Virginia Estate Planning Questions & Answers

Q: Can a life estate be granted to income through a premarital agreement?

1 Answer | Asked in Estate Planning for Virginia on
Answered on Dec 15, 2018
James H. Wilson Jr.'s answer
Virginia has a premarital agreement act in Chapter 8 of Title 20 of the Code of Virginia. Under Virginia's premarital agreement act the fiances may address almost any legal issue arising from the marriage, including estate planning as follows:

Virginia Code § 20-150. "Content of agreement.

Parties to a premarital agreement may contract with respect to:

1. The rights and obligations of each of the parties in any of the property of either or both of them whenever and...

Q: I got a copy of my grandmas will from courthouse. Is it possible there's another will?

1 Answer | Asked in Estate Planning and Probate for Virginia on
Answered on Dec 3, 2018
Richard Sternberg's answer
I wouldn’t be a bad idea to retain Virginia counsel to review the Inventory and First Account, but investment accounts with designated beneficiaries generally pass outside the Will and the probate estate. So, if you are not listed as a beneficiary of those accounts, the Will may not matter in those distributions.

Q: Dad passes his life insurance company is writing the check to his wife that he hasn't lived with for over 15 years.

1 Answer | Asked in Estate Planning for Virginia on
Answered on Oct 23, 2018
Sharon R. Moss' answer
For life insurance policies, 401k accounts, IRA, and some investment accounts, your father would have been asked to provide a beneficiary on the paperwork he filled out to open them. Whoever he listed as a beneficiary is who will receive those funds.

In Virginia, if a person dies without a Will, all other property passes as follows:

1. To the surviving spouse of the decedent, unless the decedent is survived by children or their descendants, one or more of whom are not children...

Q: How do I update a will with new information/different inheritors?

1 Answer | Asked in Estate Planning for Virginia on
Answered on Oct 9, 2018
Sharon R. Moss' answer
You can either have a new will drafted which revokes the old will, or you can have an addendum to the current will. If there are significant changes, it is best to have a new will drafted.

Q: Do I write a rental INCOME check to my uncle's estate? my cousins want check written to them.

1 Answer | Asked in Estate Planning, Probate and Landlord - Tenant for Virginia on
Answered on Oct 4, 2018
Richard Sternberg's answer
You need a consult with a competent lawyer. First, it isn’t clear whether you owe rent. Co-owners don’t pay rent, though your contracts and deed may reverse that. Second, you need to understand title before you pay anyone anything. Payments to the non-owner may not satisfy any rent that is due.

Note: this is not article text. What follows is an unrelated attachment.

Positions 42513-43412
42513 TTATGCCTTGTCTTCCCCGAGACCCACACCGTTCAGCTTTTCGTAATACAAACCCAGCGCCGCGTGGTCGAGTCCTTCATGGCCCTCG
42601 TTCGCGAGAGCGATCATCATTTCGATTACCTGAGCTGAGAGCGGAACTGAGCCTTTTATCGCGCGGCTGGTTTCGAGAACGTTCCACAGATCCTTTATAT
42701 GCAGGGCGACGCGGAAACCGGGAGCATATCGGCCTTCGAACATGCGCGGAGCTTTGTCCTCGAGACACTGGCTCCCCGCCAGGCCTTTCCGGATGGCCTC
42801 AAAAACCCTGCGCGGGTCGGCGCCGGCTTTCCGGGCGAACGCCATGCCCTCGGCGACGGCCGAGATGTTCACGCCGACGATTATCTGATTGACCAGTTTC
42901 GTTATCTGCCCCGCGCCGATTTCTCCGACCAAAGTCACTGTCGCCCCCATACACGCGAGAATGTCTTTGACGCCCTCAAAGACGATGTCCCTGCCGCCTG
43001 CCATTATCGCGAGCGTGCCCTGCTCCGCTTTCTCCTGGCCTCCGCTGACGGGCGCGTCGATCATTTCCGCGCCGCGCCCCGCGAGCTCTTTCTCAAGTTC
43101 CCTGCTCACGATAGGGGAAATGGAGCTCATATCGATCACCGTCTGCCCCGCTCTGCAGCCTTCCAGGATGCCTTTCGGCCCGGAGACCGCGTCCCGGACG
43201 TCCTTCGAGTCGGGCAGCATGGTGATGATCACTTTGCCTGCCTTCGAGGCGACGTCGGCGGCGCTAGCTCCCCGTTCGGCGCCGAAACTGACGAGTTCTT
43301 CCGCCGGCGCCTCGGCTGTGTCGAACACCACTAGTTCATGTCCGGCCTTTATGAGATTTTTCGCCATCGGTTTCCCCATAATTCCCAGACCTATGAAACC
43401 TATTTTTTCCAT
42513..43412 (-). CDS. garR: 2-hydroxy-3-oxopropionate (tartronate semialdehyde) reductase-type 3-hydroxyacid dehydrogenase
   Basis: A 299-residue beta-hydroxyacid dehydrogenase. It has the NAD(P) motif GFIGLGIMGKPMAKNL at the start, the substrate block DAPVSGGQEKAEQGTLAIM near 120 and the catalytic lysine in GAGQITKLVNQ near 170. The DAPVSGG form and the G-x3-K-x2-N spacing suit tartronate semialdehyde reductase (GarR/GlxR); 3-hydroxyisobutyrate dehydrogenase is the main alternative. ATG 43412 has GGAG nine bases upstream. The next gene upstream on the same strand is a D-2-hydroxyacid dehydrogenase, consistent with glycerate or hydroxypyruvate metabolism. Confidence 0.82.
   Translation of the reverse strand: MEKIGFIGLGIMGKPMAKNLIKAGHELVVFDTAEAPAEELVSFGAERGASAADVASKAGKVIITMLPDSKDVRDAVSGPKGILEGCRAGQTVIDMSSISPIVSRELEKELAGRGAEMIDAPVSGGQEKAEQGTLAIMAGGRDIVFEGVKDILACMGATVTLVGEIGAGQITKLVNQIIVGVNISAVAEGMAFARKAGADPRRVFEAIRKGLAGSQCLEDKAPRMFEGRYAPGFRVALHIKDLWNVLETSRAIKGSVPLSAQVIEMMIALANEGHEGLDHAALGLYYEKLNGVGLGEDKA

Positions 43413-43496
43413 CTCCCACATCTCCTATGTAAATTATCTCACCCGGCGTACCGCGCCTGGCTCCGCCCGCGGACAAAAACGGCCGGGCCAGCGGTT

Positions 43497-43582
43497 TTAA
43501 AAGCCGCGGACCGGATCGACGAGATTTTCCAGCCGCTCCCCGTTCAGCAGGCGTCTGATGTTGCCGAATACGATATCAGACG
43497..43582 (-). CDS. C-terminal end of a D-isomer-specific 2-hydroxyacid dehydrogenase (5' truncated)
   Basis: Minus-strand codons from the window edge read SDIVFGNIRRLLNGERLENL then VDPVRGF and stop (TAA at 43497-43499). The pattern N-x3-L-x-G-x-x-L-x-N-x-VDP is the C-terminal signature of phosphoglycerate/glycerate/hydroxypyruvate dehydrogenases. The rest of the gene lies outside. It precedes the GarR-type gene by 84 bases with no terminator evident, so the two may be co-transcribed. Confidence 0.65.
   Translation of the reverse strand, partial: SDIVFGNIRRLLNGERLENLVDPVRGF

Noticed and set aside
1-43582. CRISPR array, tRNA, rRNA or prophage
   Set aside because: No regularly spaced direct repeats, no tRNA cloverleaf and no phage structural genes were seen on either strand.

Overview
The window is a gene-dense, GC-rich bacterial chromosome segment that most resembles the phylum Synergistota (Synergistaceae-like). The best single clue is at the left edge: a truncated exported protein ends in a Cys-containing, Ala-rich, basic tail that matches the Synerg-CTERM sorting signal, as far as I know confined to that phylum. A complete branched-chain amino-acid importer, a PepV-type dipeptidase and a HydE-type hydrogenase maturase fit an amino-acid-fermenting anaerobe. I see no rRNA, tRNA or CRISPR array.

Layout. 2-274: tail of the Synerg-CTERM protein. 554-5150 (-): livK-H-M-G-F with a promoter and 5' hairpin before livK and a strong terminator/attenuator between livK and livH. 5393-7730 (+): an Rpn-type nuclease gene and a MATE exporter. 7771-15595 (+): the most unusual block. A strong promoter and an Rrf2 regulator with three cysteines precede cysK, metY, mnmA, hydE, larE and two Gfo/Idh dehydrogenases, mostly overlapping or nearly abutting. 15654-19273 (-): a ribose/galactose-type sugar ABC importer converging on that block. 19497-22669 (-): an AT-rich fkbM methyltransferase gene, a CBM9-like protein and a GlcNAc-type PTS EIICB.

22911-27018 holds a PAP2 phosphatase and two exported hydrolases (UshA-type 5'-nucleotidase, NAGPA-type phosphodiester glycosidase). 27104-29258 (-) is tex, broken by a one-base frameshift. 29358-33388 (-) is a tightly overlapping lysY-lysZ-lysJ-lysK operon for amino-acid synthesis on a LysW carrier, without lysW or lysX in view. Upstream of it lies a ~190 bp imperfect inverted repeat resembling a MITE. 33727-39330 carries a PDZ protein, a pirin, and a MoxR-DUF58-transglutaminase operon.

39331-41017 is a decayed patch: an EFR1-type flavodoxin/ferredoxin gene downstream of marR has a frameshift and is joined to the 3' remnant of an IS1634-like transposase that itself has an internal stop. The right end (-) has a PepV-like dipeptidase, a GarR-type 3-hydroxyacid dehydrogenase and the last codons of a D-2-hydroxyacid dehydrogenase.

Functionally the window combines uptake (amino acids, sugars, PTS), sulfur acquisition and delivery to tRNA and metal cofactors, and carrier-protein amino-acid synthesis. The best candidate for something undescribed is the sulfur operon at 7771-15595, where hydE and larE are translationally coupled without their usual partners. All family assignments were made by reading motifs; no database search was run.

Q: Alzheimer's patient petitioned by spouse specific transfer

1 Answer | Asked in Elder Law and Estate Planning for Virginia on
Answered on Sep 27, 2018
Jay Braddock Jackson's answer
Having an illness that makes one incompetent to handle funds (among other things) does not mean the individual cannot inherit. In other words, the patient’s right to inherit is not impacted in any way by his illness. It may mean that a guardian will need to make certain decisions or request permission from the probate court to spend money for the benefit of that individual. The guardian cannot spend money without the court's permission.

A subsequent beneficiary may, however, need to...

Q: Can I make a provision in my will for an adult child who is not very responsible with money?

1 Answer | Asked in Estate Planning for Virginia on
Answered on Aug 24, 2018
Jay Braddock Jackson's answer
A provision in a will may not be as effective as you would like. There are other estate planning documents and instruments that may be more effective. If you don’t have confidence that your adult child will make good decisions about spending inherited money, you can put those decisions in the hands of someone else. One way to do this is by leaving the money in a trust, and appointing someone as trustee who you think will do a good job of managing the money on behalf of, or distributing the...

Q: My question is my grandfather wants to leave me his house. But we are unsure about how to go about it. And any issues.

1 Answer | Asked in Estate Planning for Virginia on
Answered on Aug 13, 2018
Thomas Woodward Ashton's answer
This is more of a wills/estate planning question. Depending on things like your age and whether or not your grandfather has clear title to the house, it may be a pretty straightforward answer. However, there are some important questions that need to be answered before you all take any action on his wish. Is there another person on the deed? How is title held? Does he have a mortgage? What is the value of the house? How old are you? And many more.

There are also tax planning questions...

Q: Father is trustee on mother's trust. After mother's death, father took out multiple mortgages on martial residence which

1 Answer | Asked in Estate Planning and Real Estate Law for Virginia on
Answered on Aug 9, 2018
Richard Sternberg's answer
You need a lawyer to review the notes and the deeds of trust or mortgages as well as the language in the trust and the applicable state law. If he had the power to use the corpus for his own needs, the daughter may be out of luck. If the notes are his and he had resources and he violated his fiduciary duties to the trust, it probably comes out his estate. In any event, they are his notes, not the daughter's, and a claim should probably be filed in his estate.

Reading an answer on the...

Q: What is required to settle the estate and financial accounts of a deceased parent without an original will?

1 Answer | Asked in Estate Planning and Probate for Virginia on
Answered on Aug 7, 2018
Richard Sternberg's answer
The original Will makes things much easier, because you may otherwise need to prove that the original wasn't destroyed intentionally by the testator. If the Will matches the intestate succession, the process is likely to be easier, but, if faced with a challenge, you will definitely need counsel. Basically, you need to present evidence that the copy is true and that the testator didn't revoke it.